IMAGE: Brook Andrew, Tomb of the outcast I, 2015, photographic print. Courtesy the artist and Tolarno Galleries, Melbourne

A new exhibition at the Ian Potter Melbourne-based multi-disciplinary artist Brook Andrew explores an additional understanding of the ANZAC story, in a major new exhibition at the Ian Potter Museum of Art at the University of Melbourne. Sanctuary: Tombs of the outcasts challenges popular narratives around the ANZAC legend to reveal and highlight stories hidden over time. The exhibition seeks to give voice to other histories such as Indigenous and immigration that have become silent, and reveals Australia as a place of sanctuary.  It asks questions about what we remember, personally and collectively, and how we commemorate.The exhibition features new sculptural work from Andrew, as well as items selected by Andrew from his own archives and from the University of Melbourne Collections,…

Exhibition | Believe Not Every Spirit, But Try the Spirits | Group exhibition at MUMA

Georgiana Houghton
The Portrait of the Lord Jesus Christ 1862
courtesy of the Victorian Spiritualist Union

Exhibition Dates: 21 April – 27 June 2015 Opening function: Wednesday 22 April 2015, 6-8pm The major group exhibition Believe not every spirit, but try the spirits takes as its departure point the art of forgotten Victorian-era Spiritualist Georgiana Houghton (1814-1884), and features contemporary and historical painting, sculpture, video and photography that both explore and adopt Spiritualist practices and methodologies. Rarely seen outside a Spiritualist context since 1871, Houghton’s 25 abstract watercolours from the Victorian Spiritualist Union collection were produced as part of her Spiritualist practice, which saw Houghton use drawing as a way to channel communication with spiritual entities. The works were brought to Australia for an exhibition in 1910, during a period in which Spiritualism was especially popular.…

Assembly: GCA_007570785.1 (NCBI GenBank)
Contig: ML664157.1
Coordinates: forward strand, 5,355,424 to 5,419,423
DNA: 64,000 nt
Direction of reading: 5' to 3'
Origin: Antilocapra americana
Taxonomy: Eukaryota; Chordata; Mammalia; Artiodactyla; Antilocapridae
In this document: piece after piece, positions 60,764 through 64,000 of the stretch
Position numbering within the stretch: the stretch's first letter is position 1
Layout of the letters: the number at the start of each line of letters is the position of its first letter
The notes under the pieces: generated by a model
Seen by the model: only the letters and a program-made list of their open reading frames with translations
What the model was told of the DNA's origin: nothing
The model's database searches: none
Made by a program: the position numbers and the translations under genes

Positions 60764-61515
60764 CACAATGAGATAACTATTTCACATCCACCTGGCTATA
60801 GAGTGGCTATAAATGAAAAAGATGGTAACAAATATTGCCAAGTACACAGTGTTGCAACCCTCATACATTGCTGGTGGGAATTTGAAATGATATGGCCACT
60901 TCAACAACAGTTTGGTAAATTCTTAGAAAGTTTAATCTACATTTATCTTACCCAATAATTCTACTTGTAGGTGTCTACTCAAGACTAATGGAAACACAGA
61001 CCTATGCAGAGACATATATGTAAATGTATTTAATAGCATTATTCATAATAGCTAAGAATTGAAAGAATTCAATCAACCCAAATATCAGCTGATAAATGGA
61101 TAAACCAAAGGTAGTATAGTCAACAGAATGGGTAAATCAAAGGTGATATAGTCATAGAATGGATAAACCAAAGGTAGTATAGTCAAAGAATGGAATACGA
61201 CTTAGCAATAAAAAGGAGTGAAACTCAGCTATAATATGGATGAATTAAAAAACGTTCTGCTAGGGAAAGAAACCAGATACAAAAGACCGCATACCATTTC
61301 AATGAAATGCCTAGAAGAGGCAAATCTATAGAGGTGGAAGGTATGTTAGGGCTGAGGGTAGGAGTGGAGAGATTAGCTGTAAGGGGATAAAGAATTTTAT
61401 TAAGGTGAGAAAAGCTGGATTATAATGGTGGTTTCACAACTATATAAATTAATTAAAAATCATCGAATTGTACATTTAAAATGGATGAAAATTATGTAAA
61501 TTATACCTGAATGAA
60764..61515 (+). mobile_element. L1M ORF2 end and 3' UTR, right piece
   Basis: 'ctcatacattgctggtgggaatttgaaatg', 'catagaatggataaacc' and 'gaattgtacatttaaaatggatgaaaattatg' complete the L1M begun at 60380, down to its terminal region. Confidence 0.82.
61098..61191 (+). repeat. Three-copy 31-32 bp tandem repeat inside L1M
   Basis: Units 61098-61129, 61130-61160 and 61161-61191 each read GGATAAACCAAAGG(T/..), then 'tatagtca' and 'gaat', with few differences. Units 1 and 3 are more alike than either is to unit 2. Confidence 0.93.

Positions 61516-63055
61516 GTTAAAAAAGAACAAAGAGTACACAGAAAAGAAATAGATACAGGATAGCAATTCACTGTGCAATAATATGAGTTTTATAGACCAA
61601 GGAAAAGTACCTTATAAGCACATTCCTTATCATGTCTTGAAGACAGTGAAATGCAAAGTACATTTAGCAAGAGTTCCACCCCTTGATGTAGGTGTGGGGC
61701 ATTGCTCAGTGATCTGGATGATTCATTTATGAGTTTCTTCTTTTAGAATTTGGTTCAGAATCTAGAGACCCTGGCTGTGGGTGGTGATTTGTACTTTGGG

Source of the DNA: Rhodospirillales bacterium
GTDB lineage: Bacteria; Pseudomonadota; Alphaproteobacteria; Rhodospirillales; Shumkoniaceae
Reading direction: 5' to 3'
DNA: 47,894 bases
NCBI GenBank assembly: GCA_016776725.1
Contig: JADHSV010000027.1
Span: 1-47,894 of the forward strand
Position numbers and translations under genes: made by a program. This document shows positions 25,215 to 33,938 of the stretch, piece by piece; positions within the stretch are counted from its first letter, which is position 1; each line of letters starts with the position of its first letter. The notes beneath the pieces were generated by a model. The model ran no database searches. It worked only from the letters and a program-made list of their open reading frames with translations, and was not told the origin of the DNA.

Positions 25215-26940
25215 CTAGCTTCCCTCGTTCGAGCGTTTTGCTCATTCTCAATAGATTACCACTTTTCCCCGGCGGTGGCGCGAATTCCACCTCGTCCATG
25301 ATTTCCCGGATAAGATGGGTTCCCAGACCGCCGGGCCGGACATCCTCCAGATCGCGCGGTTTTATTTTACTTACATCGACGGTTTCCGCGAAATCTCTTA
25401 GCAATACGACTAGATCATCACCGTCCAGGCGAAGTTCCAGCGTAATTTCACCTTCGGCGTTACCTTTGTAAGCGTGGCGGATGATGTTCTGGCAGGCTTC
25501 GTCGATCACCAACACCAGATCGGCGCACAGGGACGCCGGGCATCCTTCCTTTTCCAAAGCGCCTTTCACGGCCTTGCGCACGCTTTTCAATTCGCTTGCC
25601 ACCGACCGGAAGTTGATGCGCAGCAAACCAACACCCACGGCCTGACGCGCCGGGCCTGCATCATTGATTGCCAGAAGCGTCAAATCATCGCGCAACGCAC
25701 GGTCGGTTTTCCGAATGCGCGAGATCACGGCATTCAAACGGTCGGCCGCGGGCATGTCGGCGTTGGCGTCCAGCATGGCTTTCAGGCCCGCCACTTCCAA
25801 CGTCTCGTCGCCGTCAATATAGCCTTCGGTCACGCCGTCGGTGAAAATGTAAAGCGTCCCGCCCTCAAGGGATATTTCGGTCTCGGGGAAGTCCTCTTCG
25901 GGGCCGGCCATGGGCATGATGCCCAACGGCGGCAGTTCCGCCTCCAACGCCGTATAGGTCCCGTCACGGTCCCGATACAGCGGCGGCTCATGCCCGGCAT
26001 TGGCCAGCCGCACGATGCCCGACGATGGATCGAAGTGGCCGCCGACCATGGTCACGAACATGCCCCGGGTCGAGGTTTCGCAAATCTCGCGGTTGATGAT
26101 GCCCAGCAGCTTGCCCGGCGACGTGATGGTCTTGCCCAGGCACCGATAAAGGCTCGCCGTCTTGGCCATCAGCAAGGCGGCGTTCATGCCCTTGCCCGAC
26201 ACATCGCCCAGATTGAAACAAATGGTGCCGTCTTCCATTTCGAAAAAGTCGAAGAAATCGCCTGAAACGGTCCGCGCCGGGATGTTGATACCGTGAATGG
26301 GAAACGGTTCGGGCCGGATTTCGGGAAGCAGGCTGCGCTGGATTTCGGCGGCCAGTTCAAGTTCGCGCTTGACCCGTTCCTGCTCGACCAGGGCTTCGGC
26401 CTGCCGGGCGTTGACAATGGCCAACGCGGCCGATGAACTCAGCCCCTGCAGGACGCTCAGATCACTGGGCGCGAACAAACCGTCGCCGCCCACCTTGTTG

Boiler Room Lecture | Matt Mullican | Wheeler Centre

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MUMA, in association with Monash Art, Design and Architecture [MADA], present a keynote lecture by renowned artist Matt Mullican. The lecture will be introduced by Charlotte Day, Director MUMA, and followed by a discussion and Q&A with Lars Bang Larsen, co-curator of Believe not every spirit, but try the spirits. For the last 30 years Matt Mullican has experimented with hypnosis to create work that both examines his subconscious, and functions as a strategy to break from the patterns of everyday life. Mullican’s practice interrogates systems of knowledge, meaning and language through drawing, collage, video, sculpture, performance, and installation. His interest in modified states of awareness led him to work under hypnotically induced psychoses, and it was during his first…

Exhibition | Kate Beynon, Phase Change, and Earth and Sky | TarraWarra Museum of Art